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Fitting kitchen straight after treating rising damp

Postby bigglesworth » Mon Jan 17, 2022 3:58 pm

Hi, we're in a 1920s mid-terrace and the whole ground floor has damp in one place or another. It's taken an age to get to what we think is the problem (in the early days we had 3 different 'experts' tell us 3 different things). We are fairly sure it's rising damp and will be treating the 3 different areas (living room, kitchen, dining room & hallway) in stages, as it's impossible to do in one go unless we move all our furniture into storage. It looks like the kitchen may happen first as we really need a new one but something stuck in my mind when someone came to price up the living room - he said that we wouldn't be able to decorate for at least 8 weeks after the work was done. The work being chemical DPC and re-plastering.

Now, this might be a stupid question but surely we wouldn't have to wait 8 weeks after this work to have the new kitchen fitted? It's a very small galley-style kitchen, approx 3.5m x 1.9m so most of the treated walls will be hidden by new units, appliances etc. Some of the treated areas will probably be tiled and some painted - can we at least tile where needed? Is it also fine to leave walls behind the washer/dryer and fridge/freezer as bare plaster?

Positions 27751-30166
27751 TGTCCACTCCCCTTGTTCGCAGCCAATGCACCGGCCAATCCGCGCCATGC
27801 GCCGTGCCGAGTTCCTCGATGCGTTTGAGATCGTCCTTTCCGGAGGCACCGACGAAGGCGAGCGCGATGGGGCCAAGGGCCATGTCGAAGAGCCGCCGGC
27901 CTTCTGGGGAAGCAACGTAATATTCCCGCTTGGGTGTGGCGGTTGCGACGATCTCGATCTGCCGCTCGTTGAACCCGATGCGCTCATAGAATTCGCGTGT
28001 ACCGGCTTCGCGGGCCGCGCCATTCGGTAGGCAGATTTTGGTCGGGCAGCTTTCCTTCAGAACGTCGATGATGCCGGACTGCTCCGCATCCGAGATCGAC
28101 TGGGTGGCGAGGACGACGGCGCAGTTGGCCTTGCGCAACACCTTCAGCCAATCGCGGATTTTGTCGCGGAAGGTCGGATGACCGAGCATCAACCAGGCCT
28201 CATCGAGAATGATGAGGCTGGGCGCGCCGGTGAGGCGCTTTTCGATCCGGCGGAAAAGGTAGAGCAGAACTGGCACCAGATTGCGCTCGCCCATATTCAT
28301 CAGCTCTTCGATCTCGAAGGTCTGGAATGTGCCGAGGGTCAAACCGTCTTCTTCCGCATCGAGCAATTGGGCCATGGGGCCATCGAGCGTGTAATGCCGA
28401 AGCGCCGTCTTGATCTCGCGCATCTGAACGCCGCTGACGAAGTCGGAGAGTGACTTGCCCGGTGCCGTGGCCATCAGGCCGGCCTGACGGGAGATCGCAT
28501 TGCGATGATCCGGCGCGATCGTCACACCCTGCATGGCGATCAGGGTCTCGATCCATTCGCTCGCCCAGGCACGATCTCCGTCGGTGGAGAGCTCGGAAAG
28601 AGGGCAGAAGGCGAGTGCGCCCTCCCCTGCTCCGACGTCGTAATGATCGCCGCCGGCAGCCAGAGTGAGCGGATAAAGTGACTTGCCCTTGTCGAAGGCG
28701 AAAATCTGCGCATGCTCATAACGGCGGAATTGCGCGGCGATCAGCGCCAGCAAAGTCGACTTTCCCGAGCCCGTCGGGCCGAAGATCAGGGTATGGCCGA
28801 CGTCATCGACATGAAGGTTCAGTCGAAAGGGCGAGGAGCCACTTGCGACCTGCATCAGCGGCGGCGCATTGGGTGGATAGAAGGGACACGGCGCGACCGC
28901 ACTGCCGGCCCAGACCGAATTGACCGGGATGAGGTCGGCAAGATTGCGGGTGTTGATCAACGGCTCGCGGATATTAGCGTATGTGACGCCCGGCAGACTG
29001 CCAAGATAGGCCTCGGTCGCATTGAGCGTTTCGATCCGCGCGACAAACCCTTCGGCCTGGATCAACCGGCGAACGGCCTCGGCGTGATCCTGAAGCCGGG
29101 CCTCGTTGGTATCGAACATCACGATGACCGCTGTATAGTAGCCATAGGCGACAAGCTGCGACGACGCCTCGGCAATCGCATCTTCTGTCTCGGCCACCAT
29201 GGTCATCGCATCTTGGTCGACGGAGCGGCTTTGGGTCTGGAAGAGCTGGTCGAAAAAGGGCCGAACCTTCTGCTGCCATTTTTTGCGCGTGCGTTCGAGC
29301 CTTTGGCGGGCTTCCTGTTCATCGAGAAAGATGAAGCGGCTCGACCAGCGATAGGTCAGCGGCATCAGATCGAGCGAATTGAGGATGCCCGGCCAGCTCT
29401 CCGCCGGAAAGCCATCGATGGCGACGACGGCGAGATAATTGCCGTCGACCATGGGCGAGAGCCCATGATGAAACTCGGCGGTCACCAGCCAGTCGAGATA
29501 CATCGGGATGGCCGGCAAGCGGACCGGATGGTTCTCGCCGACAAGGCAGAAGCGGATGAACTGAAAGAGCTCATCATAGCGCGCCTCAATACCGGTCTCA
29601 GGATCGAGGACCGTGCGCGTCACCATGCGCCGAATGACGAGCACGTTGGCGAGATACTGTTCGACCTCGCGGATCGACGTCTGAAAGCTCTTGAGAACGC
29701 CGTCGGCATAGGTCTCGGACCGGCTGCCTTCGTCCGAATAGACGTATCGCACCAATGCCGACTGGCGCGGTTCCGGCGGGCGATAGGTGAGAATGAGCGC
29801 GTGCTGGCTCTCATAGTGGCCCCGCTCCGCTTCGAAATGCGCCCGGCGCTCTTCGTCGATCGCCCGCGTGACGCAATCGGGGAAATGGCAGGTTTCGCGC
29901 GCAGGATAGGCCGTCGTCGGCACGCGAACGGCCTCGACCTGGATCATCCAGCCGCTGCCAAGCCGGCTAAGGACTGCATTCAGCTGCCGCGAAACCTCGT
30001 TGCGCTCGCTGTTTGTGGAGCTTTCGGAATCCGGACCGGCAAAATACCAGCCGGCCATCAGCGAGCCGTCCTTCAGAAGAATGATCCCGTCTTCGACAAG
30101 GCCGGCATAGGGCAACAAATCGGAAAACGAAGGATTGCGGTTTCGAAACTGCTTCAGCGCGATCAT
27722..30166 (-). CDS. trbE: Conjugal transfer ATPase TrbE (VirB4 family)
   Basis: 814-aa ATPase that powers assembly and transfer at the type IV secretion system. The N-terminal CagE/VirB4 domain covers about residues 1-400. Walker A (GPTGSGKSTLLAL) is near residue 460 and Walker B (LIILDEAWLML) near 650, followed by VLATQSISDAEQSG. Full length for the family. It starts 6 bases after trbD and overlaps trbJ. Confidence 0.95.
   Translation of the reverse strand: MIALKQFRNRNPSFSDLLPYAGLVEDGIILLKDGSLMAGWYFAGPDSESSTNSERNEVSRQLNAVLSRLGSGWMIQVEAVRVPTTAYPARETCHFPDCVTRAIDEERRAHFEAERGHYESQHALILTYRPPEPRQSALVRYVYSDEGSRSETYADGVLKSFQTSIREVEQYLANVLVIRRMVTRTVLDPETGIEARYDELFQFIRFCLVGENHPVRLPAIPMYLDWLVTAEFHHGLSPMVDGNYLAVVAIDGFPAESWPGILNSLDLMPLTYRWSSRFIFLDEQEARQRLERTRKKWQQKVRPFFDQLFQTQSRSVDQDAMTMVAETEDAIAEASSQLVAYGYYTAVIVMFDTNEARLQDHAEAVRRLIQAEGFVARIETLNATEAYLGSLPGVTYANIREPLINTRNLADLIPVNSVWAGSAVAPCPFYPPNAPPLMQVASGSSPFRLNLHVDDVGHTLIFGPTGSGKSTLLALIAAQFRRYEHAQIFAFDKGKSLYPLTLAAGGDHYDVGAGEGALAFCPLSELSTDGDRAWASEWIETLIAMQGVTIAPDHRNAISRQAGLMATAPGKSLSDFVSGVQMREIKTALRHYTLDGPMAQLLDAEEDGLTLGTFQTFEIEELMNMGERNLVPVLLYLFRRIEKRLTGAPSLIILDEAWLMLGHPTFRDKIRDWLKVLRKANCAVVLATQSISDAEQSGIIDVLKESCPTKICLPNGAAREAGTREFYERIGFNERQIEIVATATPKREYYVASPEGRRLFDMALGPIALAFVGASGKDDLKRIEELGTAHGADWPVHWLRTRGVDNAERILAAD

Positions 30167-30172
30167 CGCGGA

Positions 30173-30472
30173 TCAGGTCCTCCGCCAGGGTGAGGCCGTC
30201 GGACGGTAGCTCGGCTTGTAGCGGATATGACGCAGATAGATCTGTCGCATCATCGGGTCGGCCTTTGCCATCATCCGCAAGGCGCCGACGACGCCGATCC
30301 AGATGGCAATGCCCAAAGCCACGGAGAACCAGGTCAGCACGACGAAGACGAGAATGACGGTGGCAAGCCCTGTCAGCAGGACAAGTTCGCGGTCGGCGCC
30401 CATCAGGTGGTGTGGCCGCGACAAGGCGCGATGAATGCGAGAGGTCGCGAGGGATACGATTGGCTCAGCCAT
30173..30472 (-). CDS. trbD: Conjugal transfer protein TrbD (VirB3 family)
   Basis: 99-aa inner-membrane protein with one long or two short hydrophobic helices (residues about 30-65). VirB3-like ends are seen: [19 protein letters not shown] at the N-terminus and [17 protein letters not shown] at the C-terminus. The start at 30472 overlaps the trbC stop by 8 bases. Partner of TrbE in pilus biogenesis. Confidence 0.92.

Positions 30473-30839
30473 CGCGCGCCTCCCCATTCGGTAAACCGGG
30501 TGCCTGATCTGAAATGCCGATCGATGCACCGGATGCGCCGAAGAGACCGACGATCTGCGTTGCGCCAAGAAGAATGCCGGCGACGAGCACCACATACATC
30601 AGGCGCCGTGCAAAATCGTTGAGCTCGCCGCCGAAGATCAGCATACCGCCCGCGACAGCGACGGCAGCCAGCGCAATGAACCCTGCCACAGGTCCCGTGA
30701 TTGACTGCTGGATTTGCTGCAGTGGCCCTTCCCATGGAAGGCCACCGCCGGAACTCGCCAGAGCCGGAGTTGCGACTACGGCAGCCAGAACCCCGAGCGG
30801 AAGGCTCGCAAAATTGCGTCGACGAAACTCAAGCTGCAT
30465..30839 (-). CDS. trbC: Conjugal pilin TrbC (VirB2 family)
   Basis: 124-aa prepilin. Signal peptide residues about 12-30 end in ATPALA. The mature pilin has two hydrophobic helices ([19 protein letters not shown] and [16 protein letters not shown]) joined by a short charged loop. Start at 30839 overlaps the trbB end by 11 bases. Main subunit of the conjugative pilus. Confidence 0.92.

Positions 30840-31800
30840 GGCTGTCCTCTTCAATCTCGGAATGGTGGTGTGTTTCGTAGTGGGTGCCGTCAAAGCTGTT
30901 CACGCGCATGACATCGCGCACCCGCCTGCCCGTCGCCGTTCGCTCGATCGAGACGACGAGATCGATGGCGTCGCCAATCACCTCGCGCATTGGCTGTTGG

Really appreciate any help on this - I very much know my own limitations!
bigglesworth
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Postby stoneyboy » Tue Jan 18, 2022 11:26 pm

Hi bigglesworth,
This time of year probably 8 weeks is about right, you do not want damp walls behind your units. You could accelerate drying by using a dehumidifier.
Regards S
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Postby bigglesworth » Thu Jan 20, 2022 5:11 pm

Really appreciate the reply, thanks! Would it make any difference if I take it back to bare brick and then have it dry-lined? Just thinking that's a lot less moisture being added to the walls. Cheers
bigglesworth
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Postby stoneyboy » Fri Jan 21, 2022 9:39 pm

Hi bigglesworth,
Your brickwork will be damp for most of its thickness. Dry lining will only trap moisture so the plasterboard will get damp and mould will grow. Let it dry out - it will never be perfectly dry so you will have to make a compromise.
Regards S
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